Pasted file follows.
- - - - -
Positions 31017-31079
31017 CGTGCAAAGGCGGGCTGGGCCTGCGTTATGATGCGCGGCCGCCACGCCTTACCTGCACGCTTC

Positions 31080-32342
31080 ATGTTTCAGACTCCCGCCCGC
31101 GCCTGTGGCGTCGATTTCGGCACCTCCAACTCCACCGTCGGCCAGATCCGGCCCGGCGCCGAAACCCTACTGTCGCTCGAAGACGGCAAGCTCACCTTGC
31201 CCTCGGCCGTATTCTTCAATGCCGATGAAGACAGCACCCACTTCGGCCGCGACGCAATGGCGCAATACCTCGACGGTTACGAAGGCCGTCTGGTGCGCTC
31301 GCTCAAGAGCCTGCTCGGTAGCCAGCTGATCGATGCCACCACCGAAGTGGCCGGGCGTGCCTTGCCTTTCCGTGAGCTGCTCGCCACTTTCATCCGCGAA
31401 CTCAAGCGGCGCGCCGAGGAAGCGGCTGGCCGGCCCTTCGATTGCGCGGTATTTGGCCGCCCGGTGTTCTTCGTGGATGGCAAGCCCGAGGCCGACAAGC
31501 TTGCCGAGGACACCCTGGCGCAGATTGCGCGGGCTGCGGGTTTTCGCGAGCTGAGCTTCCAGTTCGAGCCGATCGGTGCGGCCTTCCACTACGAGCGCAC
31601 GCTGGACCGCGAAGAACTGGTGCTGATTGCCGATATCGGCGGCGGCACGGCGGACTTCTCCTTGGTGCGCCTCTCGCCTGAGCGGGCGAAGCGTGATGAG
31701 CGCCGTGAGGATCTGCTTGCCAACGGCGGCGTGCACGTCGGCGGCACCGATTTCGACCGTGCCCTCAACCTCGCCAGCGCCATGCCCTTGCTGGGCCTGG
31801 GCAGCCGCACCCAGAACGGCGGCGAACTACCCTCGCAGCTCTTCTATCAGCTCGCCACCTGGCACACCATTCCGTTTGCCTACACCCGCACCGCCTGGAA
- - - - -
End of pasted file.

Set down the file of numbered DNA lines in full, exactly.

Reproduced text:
Positions 31017-31079
31017 CGTGCAAAGGCGGGCTGGGCCTGCGTTATGATGCGCGGCCGCCACGCCTTACCTGCACGCTTC

Positions 31080-32342
31080 ATGTTTCAGACTCCCGCCCGC
31101 GCCTGTGGCGTCGATTTCGGCACCTCCAACTCCACCGTCGGCCAGATCCGGCCCGGCGCCGAAACCCTACTGTCGCTCGAAGACGGCAAGCTCACCTTGC
31201 CCTCGGCCGTATTCTTCAATGCCGATGAAGACAGCACCCACTTCGGCCGCGACGCAATGGCGCAATACCTCGACGGTTACGAAGGCCGTCTGGTGCGCTC
31301 GCTCAAGAGCCTGCTCGGTAGCCAGCTGATCGATGCCACCACCGAAGTGGCCGGGCGTGCCTTGCCTTTCCGTGAGCTGCTCGCCACTTTCATCCGCGAA
31401 CTCAAGCGGCGCGCCGAGGAAGCGGCTGGCCGGCCCTTCGATTGCGCGGTATTTGGCCGCCCGGTGTTCTTCGTGGATGGCAAGCCCGAGGCCGACAAGC
31501 TTGCCGAGGACACCCTGGCGCAGATTGCGCGGGCTGCGGGTTTTCGCGAGCTGAGCTTCCAGTTCGAGCCGATCGGTGCGGCCTTCCACTACGAGCGCAC
31601 GCTGGACCGCGAAGAACTGGTGCTGATTGCCGATATCGGCGGCGGCACGGCGGACTTCTCCTTGGTGCGCCTCTCGCCTGAGCGGGCGAAGCGTGATGAG
31701 CGCCGTGAGGATCTGCTTGCCAACGGCGGCGTGCACGTCGGCGGCACCGATTTCGACCGTGCCCTCAACCTCGCCAGCGCCATGCCCTTGCTGGGCCTGG
31801 GCAGCCGCACCCAGAACGGCGGCGAACTACCCTCGCAGCTCTTCTATCAGCTCGCCACCTGGCACACCATTCCGTTTGCCTACACCCGCACCGCCTGGAA